ATTORNEYS FOR PETITIONER: ANDREW K. LIGHT, JAMES H. HANSON, LYNNE D. LIDKE, RONALD J. MORELOCK, SCOPELITIS, GARVIN, LIGHT, HANSON & FEARY, P.C., Indianapolis, IN.
ATTORNEYS FOR RESPONDENT: GREGORY F. ZOELLER, ATTORNEY GENERAL OF INDIANA; JESSICA E. REAGAN, DEPUTY ATTORNEY GENERAL, Indianapolis, IN.
ORDER ON PETITIONER'S MOTION FOR PARTIAL SUMMARY JUDGMENT
Martha Blood Wentworth, Judge.
Asplundh Tree Expert Company has appealed the Indiana Department of State Revenue's denials of its claims for a refund of use tax. The matter is currently before the Court on Asplundh's Motion for Partial Summary Judgment. Asplundh's Motion presents two issues that the Court restates as: 1) whether Asplundh properly paid Indiana use tax on its out-of-state purchases of commercial motor vehicles; and if so, 2) whether the imposition of use tax violated the Commerce Clause of the United States Constitution. Finding that Asplundh properly paid use tax on its vehicle purchases and that the imposition of use tax did not violate the Commerce Clause, the Court grants partial summary judgment to the Department.
FACTS AND PROCEDURAL HISTORY
Asplundh, a foreign corporation headquartered in Willow Grove, Pennsylvania, is a private motor carrier that provides specialized vegetation management and emergency storm services to customers throughout the United States. (See Pet'r Des'g Evid. (" Simpson Aff." ) ¶ ¶ 1, 2.) Asplundh garages motor vehicles in various states, including Indiana, in order to provide these specialized services. (See Simpson Aff. ¶ 3.)
Between 2007 and 2009, Asplundh purchased over 500 custom-built commercial motor vehicles from non-Indiana retailers, intending to use the vehicles to provide its services in states other than Indiana. (See Simpson Aff. ¶ ¶ 2, 5, 8-9.) As a result, the vehicles were not delivered to Indiana, garaged in Indiana, and most were never even driven on Indiana's highways. (See Simpson Aff. ¶ ¶ 5, 7-9.) Asplundh did, however, register and license the vehicles in Indiana under the terms of the International Registration Plan (the IRP). (See Simpson Aff. ¶ ¶ 6, 10; Hr'g Tr. at 10.) Asplundh also titled the vehicles in Indiana at which time it paid the Department (through the Indiana Bureau of Motor Vehicles (BMV)) approximately $2.6 million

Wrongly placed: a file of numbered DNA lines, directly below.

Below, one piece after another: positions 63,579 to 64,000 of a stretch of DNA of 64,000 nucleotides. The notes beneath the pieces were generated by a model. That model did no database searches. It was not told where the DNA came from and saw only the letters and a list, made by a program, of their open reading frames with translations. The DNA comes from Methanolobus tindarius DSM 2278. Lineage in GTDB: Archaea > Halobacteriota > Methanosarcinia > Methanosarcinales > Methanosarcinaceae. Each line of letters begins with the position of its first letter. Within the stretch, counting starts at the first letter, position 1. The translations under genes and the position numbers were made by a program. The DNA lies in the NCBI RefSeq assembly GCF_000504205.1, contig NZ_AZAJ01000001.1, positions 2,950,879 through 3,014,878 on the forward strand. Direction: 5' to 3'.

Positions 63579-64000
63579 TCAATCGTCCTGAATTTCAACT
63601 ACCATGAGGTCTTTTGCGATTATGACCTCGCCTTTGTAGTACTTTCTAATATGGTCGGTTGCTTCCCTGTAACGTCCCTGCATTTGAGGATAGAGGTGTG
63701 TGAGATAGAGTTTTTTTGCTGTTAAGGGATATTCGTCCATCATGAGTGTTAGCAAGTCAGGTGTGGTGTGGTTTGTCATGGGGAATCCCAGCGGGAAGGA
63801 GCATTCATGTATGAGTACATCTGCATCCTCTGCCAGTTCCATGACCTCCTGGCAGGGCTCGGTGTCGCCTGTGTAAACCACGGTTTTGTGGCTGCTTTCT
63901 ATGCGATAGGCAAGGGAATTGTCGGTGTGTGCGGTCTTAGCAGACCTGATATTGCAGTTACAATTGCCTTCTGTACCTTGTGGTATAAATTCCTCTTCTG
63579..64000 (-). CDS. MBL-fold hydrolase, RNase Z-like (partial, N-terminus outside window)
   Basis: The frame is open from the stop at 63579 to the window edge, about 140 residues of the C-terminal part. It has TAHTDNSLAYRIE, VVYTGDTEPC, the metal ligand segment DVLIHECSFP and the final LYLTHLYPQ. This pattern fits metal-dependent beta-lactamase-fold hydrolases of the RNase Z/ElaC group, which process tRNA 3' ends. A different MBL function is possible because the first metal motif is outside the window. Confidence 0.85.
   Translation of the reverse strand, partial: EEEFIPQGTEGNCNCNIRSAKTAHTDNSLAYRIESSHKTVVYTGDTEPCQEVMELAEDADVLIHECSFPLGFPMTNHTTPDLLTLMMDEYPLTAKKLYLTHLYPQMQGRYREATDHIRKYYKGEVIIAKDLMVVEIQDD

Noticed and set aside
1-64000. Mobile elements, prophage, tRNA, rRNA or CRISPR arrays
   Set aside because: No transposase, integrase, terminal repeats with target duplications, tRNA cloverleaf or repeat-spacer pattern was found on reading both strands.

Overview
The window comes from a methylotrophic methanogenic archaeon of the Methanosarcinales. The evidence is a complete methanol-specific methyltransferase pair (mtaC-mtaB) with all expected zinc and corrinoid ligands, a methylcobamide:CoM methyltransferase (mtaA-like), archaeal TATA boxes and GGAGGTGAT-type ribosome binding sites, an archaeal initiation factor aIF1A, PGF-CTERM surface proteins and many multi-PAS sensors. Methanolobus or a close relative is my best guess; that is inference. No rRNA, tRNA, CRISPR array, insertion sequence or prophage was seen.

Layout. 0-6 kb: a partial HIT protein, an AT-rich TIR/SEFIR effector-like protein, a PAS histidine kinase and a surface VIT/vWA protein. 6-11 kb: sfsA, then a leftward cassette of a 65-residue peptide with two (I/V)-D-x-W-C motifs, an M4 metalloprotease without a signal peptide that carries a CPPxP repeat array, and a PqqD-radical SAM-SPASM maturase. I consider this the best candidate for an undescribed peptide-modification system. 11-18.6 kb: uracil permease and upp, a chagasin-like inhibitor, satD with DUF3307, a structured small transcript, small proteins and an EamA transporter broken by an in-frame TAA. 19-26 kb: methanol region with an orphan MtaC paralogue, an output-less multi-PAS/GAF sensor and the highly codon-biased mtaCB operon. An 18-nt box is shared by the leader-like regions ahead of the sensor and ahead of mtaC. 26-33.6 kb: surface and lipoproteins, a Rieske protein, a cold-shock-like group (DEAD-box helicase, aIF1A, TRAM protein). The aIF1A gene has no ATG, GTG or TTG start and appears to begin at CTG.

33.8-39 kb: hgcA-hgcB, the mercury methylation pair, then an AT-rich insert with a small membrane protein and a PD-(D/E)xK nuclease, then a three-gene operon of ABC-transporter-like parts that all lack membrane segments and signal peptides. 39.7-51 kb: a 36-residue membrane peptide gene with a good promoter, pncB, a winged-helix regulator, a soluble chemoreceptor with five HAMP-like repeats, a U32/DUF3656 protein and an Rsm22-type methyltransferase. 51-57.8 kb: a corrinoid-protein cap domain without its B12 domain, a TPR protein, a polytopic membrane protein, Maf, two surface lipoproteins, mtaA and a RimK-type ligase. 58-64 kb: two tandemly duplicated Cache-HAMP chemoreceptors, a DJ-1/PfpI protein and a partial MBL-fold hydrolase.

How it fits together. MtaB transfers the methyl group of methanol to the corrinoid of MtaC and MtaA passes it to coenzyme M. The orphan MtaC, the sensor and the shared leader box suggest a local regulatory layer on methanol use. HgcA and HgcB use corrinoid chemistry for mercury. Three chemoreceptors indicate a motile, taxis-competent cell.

in use tax for the periods between January 1, 2007, and May 31, 2009 (the periods at issue). (See Simpson Aff. ¶ ¶ 6, 10.)
Asplundh subsequently filed two claims with the Department seeking a refund of the use tax it remitted on the vehicles. (See Simpson Aff. ¶ ¶ 8, 11.) The Department denied both of Asplundh's refund claims. (See Simpson Aff., Exs. B, D.)
Asplundh then filed two appeals with the Court challenging the Department's denials of its refund claims. The Court consolidated Asplundh's appeals on May 24, 2012. Asplundh filed its Motion on June 4, 2012. The Court held a hearing on October 31, 2012. Additional facts will be supplied as necessary.
STANDARD OF REVIEW
Summary judgment is proper only when the designated evidence demonstrates that no genuine issues of material fact exist and the moving party is entitled to judgment as a matter of law. Ind. Trial Rule 56(C). " When any party has moved for summary judgment, the [C]ourt may grant summary judgment to any other party upon the issues raised by the motion although no motion for summary judgment is filed by such party." T.R. 56(B).
LAW & ANALYSIS